If you’re a laboratory professional who thinks a programmable coffee maker is the greatest thing since sliced bread, you’re in for a pleasant surprise. Not only can you wake up to fresh brewed java at your prescribed time, you can now arrive at your workplace and find freshly made culture media ready and waiting to be used, thanks to the recent development of a new programmable media preparator.
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Explore This IssueApril/May 2017
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Say hello to the Masterclave 20 Automated Media Preparator, the brainchild of bioMérieux, Inc., Hazelwood, Mo., introduced in November 2016.
“With its automatic water-filling and autostart features, the Masterclave 20 has the ability to prepare fresh agar or broth that is ready when lab operations begin,” says J. Stan Bailey, PhD, director of scientific affairs for bioMérieux Industry.
With this preparator, one medium can be made at a time, during a cycle that takes less than 90 minutes.
“The Masterclave 20 is compact, mobile, and adaptable to any workspace,” Dr. Bailey relates. “A built-in cleaning gun provides fast and efficient cleaning. Our proprietary ‘I Connect’ technology offers fully automated traceability with built-in RFID (radio frequency identification), email alerts, and laboratory information management system (LIMS) connectivity capability. And the instrument is ISO 11133, ISO 7218, and GMP (good manufacturing practices) compliant.”
Another recent bioMérieux offering is GENE-UP, a proprietary real-time three-step polymerase chain reaction (PCR) pathogen detection system, which the company touts is fast, simple, accurate, and requires minimal training.
Dr. Bailey explains that GENE-UP’s first step, sample preparation and enrichment, includes a standardized protocol and workflow with single enrichment and incubation time between 8 and 24 hours. Step two consists of a simplified, generic 5-minute mechanical lysis. (What bioMérieux calls its Magic Cap eliminates the need to cap/decap tubes, so there is less hands-on time required, plus there is a decreased risk of cross-contamination, Dr. Bailey notes.)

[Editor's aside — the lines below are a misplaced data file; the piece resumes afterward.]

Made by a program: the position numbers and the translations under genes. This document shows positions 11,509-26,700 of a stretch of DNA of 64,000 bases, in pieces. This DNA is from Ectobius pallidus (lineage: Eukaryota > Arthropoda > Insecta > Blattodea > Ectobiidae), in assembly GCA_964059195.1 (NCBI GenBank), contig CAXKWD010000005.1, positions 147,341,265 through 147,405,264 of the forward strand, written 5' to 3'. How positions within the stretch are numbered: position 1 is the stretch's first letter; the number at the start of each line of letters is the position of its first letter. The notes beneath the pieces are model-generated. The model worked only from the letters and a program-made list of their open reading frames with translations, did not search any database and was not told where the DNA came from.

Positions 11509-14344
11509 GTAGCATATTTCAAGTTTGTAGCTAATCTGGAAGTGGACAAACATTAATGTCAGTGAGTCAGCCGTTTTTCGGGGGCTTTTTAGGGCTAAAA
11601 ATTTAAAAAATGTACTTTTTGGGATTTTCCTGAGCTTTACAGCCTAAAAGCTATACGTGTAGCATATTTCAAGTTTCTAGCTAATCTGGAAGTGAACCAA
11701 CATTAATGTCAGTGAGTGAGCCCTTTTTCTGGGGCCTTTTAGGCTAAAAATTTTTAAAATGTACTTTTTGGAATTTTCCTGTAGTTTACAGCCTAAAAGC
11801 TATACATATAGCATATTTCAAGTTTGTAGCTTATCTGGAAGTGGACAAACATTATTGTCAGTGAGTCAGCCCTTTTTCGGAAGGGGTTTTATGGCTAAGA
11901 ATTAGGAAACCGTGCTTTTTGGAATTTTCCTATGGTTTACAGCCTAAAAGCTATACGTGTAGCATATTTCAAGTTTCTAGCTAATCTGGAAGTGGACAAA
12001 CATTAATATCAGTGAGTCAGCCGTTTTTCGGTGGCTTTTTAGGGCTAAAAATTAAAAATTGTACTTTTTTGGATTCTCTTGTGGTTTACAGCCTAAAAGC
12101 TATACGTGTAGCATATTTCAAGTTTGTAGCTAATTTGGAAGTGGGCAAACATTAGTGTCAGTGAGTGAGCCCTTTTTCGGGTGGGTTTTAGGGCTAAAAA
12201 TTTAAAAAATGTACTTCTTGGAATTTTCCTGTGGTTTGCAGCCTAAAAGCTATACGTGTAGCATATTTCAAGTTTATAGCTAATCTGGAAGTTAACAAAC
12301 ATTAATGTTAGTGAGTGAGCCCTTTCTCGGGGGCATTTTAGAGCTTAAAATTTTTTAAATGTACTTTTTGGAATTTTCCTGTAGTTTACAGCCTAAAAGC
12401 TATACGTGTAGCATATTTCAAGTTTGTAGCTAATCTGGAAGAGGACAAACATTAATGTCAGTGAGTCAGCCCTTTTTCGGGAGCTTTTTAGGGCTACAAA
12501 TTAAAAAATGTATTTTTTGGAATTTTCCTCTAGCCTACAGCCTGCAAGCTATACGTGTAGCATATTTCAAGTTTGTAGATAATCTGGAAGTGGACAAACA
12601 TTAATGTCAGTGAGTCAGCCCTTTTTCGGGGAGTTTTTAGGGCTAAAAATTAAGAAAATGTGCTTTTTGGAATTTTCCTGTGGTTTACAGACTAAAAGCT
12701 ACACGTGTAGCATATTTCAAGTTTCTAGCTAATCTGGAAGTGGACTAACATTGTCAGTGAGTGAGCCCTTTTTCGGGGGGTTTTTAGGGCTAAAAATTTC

The third step, amplification and detection, features the same PCR run for all parameters. “This allows for accurate results within one hour, a higher level of specificity than other molecular methods, and real-time PCR analysis coupled with end-point melt peak analysis,” Dr. Bailey says. “GENE-UP uses a different kind of FRET (fluorescence resonance energy transfer) technology with three levels of specificity, namely primers, FRET probes, and melt peak analysis. This offers an additional level of sensitivity valuable for detecting low level samples.”
Since GENE-UP was introduced in 2016, it has really taken off, Dr. Bailey boasts. “Laboratories are encountering workflow improvements in a molecular platform, equivalent or better data performance than their current method, and with the internal control and melt peak analysis, an immediate value and confidence in the results they are reporting,” he elaborates.
In July 2016, bioMérieux also introduced a new EHEC GENE-UP PCR Kit that combines stx and eae virulence genes, and the top six serogroups in one solution.
Specific protocols (which are simply enriched in prewarmed buffered peptone water) are available for raw milk and raw milk cheese (25 grams), raw beef and veal (25 grams and 50 to 375 grams), and produce (200 grams).
This kit’s EHEC/STEC (enterohemorrhagic Escherichia coli/Shiga toxin-producing E. coli) solution marries GENE-UP in combination with bioMérieux’s long-established VIDAS automated food pathogen detection system to provide what Dr. Bailey describes as “unrivaled specificity.”
“As a result, false positives are dramatically reduced,” Dr. Bailey emphasizes. “That makes this assay a real game-changer.”
BCN Research Laboratories, Inc., Rockford, Tenn., a commercial laboratory that tests food, ingredients, and environmental sponge samples for food manufacturers, has been using GENE-UP since July 2016.